Assuming you have a six-month Assured Shorthold Tenancy, you don't have to give any notice at all. As long as you are not in occupation after the end of the tenancy (which means moving out before it ends), that's it. For example, this page from Shelter says:
The general rule is that the tenant can leave on the last day of a fixed-term tenancy without giving notice, and this will end the tenancy. If the tenant remains even a day longer than the last day of a fixed-term tenancy, a statutory periodic assured shorthold tenancy will arise, which the tenant can end by serving a valid notice to quit.
 Right d. Flower v. Darby (1786) 1 T.R. 159; Cobb v Stokes (1807) 8 East 358.
This is extremely bad news for landlords, who don't (necessarily) get any notice that they have a void. In general, I would say you ought to give a month's notice (full disclosure, I am a landlord), on the other hand, if they haven't fulfilled their responsibilities perhaps not (but you may have an exaggerated idea of their responsibilities).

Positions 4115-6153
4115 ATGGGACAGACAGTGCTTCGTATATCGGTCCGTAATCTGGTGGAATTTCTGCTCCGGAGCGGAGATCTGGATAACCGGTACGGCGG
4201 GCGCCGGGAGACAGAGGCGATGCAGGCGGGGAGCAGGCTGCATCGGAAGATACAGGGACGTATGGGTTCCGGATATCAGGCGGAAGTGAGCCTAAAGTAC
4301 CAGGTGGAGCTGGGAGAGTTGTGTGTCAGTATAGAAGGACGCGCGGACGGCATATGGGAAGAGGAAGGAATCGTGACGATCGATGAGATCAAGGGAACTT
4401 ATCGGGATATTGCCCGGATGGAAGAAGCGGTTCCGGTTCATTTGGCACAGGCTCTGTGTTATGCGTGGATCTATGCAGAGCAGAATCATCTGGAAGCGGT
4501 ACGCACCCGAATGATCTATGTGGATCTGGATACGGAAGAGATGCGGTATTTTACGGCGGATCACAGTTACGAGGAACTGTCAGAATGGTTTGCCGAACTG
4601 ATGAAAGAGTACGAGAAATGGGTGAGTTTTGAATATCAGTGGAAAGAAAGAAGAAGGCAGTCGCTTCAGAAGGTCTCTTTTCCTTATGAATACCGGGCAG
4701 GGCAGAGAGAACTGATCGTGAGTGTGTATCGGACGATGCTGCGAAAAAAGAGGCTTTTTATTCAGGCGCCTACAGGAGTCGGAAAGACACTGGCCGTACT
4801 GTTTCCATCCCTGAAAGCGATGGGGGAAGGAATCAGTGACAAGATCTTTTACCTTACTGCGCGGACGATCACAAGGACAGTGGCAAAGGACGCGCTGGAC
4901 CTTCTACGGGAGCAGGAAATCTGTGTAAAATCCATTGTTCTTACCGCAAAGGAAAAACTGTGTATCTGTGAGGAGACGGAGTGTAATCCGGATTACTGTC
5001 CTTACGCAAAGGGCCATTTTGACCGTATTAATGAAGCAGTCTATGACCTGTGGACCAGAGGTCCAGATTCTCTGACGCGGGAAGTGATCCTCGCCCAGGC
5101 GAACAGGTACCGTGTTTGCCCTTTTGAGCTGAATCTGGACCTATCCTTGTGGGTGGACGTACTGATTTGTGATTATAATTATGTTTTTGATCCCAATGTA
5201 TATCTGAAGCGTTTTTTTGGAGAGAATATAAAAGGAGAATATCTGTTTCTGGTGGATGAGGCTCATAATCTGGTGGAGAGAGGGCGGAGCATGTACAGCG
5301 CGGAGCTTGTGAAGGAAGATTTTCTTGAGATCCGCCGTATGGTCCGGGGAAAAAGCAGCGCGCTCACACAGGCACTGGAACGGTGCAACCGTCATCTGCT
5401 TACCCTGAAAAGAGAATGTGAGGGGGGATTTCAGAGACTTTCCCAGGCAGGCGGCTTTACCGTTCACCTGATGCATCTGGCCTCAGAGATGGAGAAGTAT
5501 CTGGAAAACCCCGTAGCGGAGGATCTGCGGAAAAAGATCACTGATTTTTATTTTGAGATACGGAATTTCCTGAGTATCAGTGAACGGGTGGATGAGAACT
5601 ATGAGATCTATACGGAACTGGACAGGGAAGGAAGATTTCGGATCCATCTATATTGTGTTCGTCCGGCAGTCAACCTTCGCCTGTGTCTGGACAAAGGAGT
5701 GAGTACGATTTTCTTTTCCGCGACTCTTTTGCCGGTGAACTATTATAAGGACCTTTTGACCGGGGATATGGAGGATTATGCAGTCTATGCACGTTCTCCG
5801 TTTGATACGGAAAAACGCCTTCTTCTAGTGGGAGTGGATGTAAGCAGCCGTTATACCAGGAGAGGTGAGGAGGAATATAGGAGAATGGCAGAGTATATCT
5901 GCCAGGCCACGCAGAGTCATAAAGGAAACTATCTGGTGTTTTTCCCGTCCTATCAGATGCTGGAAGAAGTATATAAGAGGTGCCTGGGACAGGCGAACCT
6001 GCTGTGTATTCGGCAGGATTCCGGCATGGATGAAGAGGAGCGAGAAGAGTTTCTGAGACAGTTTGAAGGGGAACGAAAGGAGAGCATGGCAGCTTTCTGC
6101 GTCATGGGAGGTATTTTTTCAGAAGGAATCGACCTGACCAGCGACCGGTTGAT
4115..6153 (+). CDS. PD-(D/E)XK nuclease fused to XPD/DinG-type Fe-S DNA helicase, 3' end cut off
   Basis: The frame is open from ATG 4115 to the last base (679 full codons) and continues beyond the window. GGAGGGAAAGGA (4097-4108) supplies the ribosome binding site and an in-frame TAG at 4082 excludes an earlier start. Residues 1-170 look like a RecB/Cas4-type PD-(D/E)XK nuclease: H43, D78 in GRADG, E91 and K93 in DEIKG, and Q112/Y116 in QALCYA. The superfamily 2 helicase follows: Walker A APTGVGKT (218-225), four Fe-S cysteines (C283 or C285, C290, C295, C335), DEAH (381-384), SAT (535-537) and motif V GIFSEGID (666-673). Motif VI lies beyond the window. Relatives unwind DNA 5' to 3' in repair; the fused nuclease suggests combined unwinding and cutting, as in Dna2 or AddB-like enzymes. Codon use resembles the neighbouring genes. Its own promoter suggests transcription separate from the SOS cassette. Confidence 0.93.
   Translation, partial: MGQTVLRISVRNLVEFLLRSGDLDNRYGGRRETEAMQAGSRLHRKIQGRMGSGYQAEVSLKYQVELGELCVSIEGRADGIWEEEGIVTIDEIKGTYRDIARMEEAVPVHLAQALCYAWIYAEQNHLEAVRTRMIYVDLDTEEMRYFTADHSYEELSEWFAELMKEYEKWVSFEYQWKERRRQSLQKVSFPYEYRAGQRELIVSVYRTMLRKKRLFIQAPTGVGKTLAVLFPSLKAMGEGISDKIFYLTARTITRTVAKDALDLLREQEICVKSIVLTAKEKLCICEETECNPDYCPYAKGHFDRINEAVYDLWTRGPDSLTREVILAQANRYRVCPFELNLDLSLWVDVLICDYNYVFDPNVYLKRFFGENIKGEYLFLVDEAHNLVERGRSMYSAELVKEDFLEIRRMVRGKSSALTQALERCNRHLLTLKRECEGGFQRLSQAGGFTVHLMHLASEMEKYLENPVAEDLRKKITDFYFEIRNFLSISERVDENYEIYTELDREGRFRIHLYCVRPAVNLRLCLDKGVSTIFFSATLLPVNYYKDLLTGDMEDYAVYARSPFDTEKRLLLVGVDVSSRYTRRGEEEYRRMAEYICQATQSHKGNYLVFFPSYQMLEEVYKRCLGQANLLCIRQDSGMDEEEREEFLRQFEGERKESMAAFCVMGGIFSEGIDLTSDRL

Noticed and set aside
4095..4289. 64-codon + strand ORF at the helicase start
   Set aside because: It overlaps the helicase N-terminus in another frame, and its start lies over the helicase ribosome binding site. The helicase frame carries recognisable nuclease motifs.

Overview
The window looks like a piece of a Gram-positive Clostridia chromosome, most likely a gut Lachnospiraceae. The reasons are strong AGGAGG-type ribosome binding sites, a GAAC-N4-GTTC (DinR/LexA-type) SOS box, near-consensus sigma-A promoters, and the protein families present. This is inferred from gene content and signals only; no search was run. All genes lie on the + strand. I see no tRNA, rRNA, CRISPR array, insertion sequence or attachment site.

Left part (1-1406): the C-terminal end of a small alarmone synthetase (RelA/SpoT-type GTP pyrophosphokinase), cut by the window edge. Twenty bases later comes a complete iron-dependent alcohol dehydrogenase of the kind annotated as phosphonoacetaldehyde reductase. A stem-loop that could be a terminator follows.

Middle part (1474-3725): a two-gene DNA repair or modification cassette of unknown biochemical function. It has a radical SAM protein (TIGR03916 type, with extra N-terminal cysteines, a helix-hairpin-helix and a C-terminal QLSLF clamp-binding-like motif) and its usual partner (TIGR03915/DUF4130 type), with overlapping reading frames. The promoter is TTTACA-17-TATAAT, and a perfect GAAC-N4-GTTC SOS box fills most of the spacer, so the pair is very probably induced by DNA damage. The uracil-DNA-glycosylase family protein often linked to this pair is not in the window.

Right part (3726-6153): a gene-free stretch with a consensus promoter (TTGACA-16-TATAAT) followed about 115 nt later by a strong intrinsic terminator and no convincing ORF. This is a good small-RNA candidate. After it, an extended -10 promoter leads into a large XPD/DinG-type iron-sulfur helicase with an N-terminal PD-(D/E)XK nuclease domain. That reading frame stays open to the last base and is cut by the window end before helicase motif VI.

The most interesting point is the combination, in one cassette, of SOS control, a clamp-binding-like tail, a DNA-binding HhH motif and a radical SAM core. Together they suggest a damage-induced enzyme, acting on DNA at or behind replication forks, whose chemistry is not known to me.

If you do this, don't expect to get a good reference from your landlord! (Which is going to make it harder to find somewhere else to live). You should also anticipate difficulties in recovering your deposit (you are legally entitled to it back, but that doesn't mean your landlord can't be difficult about it - possibly even requiring you to sue for it).
I have just noticed the second part of your question.
If you do nothing (in other words, stay in residence), at the end of your Assured Shorthold Tenancy you will switch to a periodic tenancy. The landlord can't force you to switch to another six-month contract, but on the other hand, if you don't, they are perfectly entitled to give you two months notice. If they are smart, they will give you this notice now, so that you can only stay for two months on the periodic tenancy.
Note that the letting agent has an incentive to get you and the landlord to sign another contract (they can charge the landlord a fee for it), so they may not be being entirely honest about whether a periodic tenancy is an option. (On the other hand, a poor landlord may be more interested in locking a tenant in for six months.)